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Breakpoint testing: A beginner's guide

Breakpoint testing: A beginner's guide

30 Jan, 2024 5 min

This content was originally published on
30 Jan 2024

Breakpoint testing is a type of load testing that aims to find system limits. Reasons you might want to know the limits include:

  • To tune or care for the system’s weak spots to relocate those higher limits at higher levels.
  • To help plan remediation steps in those cases and prepare for when the system nears those limits.

In other words, knowing where and how a system starts to fail helps prepare for such limits.

A breakpoint ramps to unrealistically high numbers. This test commonly has to be stopped manually or automatically as thresholds start to fail. When these problems appear, the system has reached its limits.

Chart showing breakpoint testing VUs and duration in Grafana k6

The breakpoint test is another type of load testing with no clear naming consensus. In some testing conversation, it’s also known as capacity, point load, and limit testing.

When to run a breakpoint test

Teams execute a breakpoint test whenever they must know their system’s diverse limits. Some conditions that may warrant a breakpoint test include the following:

  • The need to know if the system’s load expects to grow continuously
  • If current resource consumption is considered high
  • After significant changes to the code-base or infrastructure.

How often to run this test type depends on the risk of reaching the system limits and the number of changes to provision infrastructure components.

Once the breakpoint runs and the system limits have been identified, you can repeat the test after the tuning exercise to validate how it impacted limits. Repeat the test-tune cycle until the team is satisfied.


  • Avoid breakpoint tests in elastic cloud environments.
    An elastic cloud environment changes to reflect the needs of an organization, adjusting resources such as CPU, memory, and storage consumption as needed. An elastic environment may grow during breakpoint tests, finding only the limit of your cloud account bill. If you are running a breakpoint test on a cloud environment, turning off elasticity on all the affected components is strongly recommended.

  • Increase the load gradually.
    A sudden increase may make it difficult to pinpoint why and when the system starts to fail.

  • System failure could mean different things to different teams.
    You might want to identify each of the following failure points:

    • Degraded performance: The response times increased, and user experience decreased.
    • Troublesome performance: The response times get to a point where the user experience severely degrades.
    • Timeouts: Processes are failing due to extremely high response times.
    • Errors: The system starts responding with HTTP error codes.
    • System failure: The system collapsed.
  • You can repeat this test several times.
    Once you have tuned or made adjustments to your system after a breakpoint test, repeating the test might let you push the system further.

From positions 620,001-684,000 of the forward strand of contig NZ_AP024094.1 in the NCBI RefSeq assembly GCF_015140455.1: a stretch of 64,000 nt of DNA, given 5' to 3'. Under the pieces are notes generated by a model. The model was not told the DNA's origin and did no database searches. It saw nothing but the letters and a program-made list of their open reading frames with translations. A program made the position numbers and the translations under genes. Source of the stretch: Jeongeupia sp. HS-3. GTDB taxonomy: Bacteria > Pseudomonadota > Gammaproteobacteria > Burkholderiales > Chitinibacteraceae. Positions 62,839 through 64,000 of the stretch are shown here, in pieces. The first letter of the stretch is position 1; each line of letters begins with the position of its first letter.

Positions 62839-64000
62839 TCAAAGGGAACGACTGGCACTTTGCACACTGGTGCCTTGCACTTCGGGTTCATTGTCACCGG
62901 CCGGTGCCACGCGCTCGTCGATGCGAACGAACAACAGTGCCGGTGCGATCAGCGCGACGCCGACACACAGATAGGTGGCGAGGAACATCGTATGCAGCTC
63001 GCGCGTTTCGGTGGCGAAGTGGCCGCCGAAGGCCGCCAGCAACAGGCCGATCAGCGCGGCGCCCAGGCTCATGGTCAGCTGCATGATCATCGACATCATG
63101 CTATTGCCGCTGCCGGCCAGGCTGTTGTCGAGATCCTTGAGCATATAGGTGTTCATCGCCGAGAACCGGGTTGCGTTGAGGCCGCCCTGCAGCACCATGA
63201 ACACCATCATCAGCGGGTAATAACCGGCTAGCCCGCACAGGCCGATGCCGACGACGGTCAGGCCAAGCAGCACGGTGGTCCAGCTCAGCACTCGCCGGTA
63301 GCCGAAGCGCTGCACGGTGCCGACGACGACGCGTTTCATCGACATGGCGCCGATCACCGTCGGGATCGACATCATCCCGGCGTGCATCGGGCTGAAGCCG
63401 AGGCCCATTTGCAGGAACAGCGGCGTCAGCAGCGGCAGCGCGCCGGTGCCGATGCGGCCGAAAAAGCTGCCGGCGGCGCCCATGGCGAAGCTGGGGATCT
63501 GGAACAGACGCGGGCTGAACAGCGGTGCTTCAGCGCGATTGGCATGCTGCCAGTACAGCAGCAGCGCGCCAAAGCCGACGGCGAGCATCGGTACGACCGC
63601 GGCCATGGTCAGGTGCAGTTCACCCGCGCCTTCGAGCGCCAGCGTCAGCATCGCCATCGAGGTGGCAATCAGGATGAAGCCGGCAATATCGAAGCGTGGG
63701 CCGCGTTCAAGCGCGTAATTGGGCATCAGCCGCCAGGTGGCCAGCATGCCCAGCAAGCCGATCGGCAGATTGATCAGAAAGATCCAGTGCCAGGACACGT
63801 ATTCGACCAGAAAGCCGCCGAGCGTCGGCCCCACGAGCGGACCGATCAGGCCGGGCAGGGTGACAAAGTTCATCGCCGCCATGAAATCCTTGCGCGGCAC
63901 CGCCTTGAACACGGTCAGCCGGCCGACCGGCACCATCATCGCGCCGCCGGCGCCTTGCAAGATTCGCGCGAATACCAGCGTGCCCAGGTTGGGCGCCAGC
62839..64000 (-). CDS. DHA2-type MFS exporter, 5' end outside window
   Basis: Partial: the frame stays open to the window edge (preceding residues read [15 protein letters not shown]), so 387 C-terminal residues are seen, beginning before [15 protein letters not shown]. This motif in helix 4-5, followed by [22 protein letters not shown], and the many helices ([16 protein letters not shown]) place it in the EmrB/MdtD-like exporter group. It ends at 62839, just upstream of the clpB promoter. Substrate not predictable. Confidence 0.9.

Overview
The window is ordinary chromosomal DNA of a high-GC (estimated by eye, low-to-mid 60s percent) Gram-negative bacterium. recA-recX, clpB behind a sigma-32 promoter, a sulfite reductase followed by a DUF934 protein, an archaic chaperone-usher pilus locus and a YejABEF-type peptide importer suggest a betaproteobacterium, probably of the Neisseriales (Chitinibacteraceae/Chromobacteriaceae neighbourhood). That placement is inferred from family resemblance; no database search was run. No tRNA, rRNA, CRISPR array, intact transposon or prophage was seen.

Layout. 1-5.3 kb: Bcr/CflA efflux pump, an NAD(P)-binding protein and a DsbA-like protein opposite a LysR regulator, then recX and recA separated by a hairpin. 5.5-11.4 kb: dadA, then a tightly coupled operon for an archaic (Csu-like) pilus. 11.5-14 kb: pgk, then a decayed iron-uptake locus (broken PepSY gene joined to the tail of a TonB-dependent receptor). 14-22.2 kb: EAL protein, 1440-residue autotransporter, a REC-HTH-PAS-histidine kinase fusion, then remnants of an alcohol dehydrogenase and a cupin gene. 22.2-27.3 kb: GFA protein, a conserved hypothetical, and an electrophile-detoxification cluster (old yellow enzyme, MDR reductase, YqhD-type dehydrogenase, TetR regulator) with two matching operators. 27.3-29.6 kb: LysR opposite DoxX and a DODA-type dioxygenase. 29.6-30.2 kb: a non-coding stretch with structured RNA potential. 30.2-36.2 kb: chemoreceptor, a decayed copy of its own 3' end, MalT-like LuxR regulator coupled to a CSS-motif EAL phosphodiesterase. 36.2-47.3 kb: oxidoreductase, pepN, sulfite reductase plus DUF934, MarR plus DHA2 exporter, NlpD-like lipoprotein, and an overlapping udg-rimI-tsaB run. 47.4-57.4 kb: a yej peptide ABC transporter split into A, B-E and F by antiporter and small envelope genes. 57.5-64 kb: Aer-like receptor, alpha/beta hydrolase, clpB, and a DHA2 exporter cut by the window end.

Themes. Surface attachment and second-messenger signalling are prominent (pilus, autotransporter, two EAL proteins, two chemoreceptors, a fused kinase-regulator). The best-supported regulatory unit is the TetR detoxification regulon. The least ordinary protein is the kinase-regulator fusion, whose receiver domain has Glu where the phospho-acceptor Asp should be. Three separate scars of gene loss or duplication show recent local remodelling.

• Run breakpoint tests only when the system is known to perform well under all other test types.
    The breakpoint test might go too far if the system performs poorly with other load testing types.

Breakpoint testing in k6

The breakpoint test is straightforward. The load slowly ramps up to a considerably high level. It has no plateau, ramp-down, or other steps. And it generally fails before reaching the indicated point.

k6 offers two ways to increase the activity: increasing VUs or increasing throughput (open and closed models). Different from other load test types, which should be stopped when the system degrades to a certain point, breakpoint load increases even as the system starts to degrade. That makes it recommendable to use ramping-arrival-rate for a breakpoint test.

The test keeps increasing load or VUs until it reaches the defined breaking point or system limits, at which point the test stops or is aborted.

Here is a test script for the open source load testing tool Grafana k6:

import http from 'k6/http';
import {sleep} from 'k6';

export const options = {
  // Key configurations for breakpoint in this section
  executor: 'ramping-arrival-rate', //Assure load increase if the system slows
  stages: [
    { duration: '2h', target: 20000 }, // just slowly ramp-up to a HUGE load

export default () => {
  const urlRes = http.get('');
  // Here you can have more steps or complex script
  // Step1
  // Step2
  // etc.
Chart showing increase in VUs and duration over time in a breakpoint test in Grafana k6.

The test must be stopped before it completes the scheduled execution. You can stop the test manually or with a threshold:

  • To stop k6 manually in the CLI, press Ctrl+C in Linux or Windows, and Command+. in Mac.
  • To stop the test using a threshold, you must define abortOnFail as true. For details, refer to the Thresholds .

Breakpoint testing: Results analysis

A breakpoint test must cause system failure. The load test helps identify the failure points of our system and how the system behaves once it reaches its limits.

Once the system limits are identified, the team has two choices: accept them or tune the system.

If the decision is to accept the limits, the test results help teams prepare and act when the system is nearing such limits.

These actions could be:

  • Prevent reaching such limits
  • Grow system resources
  • Implement corrective actions for the system behavior at its limit
  • Tune the system to stretch its limits

If the action taken is to tune the system, tune and then repeat the breakpoint test to find where and whether the system limits moved.

Overall, a team must determine the number of repetitions for the breakpoint test, how much the system can be tuned, and how far the system limits can be tuned after each exercise.

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